Forests and Mires
The rock walls in both sides of Hepoköngäs gorge little by little become lower and less steep the further downstream one goes. There are herb-rich forests, streams, lush spruce bogs, fens and impressive flood forests along the slopes and edges of the river valley. Half of the area is covered in spruce dominant old growth forests, into which patches of herb-rich forests with lush deciduous trees bring variety. The other side of the area is made up if young, managed forest. Approximately one-tenth of the area is mire. A 150 hectare section of the area is part of the Natura 2000 network.
Birds and Vegetation
Birds common seen in the area include the Western Honey Buzzard (Pernis apivorus), the Western Capercaillies (Tetrao urogallus), the Black Woodpecker (Dryocopus martius), the Three-toed Woodpecker (Picoides tridactylus) and the Grey Partridge (Perdix perdix), which are all species which thrive in old-growth forests. A White-throated Dipper (Cinclus cinclus) has nested each year for quite some time right beside the waterfall and visitors often stay to watch it dive for fish to feed on in early spring.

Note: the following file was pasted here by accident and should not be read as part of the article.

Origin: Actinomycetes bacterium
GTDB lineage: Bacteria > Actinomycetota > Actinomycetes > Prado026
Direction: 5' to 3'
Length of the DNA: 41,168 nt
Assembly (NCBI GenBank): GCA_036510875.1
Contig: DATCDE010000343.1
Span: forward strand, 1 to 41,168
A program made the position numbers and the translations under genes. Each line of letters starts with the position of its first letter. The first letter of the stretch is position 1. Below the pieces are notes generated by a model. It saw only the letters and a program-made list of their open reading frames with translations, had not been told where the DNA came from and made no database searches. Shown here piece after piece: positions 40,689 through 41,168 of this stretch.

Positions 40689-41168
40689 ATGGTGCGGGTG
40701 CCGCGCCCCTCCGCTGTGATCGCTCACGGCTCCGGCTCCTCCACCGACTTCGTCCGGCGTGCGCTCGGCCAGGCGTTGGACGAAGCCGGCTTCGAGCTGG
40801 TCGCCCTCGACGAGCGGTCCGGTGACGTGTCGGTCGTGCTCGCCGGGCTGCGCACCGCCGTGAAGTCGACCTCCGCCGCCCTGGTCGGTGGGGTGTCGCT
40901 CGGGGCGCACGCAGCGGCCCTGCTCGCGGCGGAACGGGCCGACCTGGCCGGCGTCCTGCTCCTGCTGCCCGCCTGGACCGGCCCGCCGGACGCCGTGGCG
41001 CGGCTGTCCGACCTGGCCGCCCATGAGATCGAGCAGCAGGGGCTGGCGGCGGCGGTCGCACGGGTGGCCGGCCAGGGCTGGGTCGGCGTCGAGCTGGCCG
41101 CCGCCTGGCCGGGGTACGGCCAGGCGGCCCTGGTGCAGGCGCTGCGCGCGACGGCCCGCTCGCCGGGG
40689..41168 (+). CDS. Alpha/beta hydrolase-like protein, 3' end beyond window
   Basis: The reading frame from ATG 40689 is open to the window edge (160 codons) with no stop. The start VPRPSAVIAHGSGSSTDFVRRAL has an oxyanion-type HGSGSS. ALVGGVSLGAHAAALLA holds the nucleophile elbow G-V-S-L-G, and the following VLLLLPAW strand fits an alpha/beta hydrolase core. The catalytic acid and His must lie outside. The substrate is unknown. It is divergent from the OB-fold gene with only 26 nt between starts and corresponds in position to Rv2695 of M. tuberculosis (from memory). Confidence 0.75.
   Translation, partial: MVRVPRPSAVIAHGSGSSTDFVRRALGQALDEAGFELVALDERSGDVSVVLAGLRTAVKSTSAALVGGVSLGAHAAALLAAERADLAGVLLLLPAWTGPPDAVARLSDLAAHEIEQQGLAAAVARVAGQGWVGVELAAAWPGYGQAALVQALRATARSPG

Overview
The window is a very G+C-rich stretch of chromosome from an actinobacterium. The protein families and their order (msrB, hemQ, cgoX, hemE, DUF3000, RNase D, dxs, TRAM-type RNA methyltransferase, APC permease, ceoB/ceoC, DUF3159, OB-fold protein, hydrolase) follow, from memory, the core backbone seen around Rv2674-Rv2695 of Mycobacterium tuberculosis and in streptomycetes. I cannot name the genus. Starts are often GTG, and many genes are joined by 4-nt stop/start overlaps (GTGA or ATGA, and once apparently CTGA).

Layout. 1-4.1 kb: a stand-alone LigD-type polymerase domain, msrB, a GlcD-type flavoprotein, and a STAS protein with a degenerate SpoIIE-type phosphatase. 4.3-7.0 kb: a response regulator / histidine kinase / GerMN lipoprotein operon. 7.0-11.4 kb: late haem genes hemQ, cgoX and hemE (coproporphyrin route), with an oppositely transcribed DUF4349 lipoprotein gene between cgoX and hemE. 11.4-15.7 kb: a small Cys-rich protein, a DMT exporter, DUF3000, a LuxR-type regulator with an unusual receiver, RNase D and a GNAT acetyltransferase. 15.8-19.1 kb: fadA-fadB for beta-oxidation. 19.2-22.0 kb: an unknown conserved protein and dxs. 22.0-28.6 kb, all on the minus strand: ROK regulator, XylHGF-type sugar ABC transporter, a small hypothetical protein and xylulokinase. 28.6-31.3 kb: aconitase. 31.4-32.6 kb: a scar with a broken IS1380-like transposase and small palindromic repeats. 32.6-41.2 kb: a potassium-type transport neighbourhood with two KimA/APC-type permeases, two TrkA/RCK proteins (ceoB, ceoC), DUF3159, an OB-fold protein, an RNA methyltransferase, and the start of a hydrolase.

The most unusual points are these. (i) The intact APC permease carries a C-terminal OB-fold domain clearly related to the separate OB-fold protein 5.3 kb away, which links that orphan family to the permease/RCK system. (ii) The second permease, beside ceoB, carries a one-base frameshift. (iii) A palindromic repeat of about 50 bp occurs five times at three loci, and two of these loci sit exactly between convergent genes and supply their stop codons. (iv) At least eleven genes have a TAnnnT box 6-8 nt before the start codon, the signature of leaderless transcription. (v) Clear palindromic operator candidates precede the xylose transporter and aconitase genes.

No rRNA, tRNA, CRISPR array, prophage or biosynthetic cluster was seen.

The area's soil is nutrient rich and calciferous. This is evident in the area's vegetation, which includes for example, the Early Marsh-orchid (Dactylorhiza incarnata incarnata) and the Common Spotted Orchid (Dactylorhiza fuchsii) which are common in fen mires. Decayed deciduous trees add to the diversity of the area's species, by creating growth places for example for rare polyporus.
The River Heinijoki is part of the River Kiiminkijoki's headwaters. The River Kiiminkijoki is very rich in fish. The River Heinijoki has a natural brown trout population. Additionally fishers may encounter the grayling and the lake trout.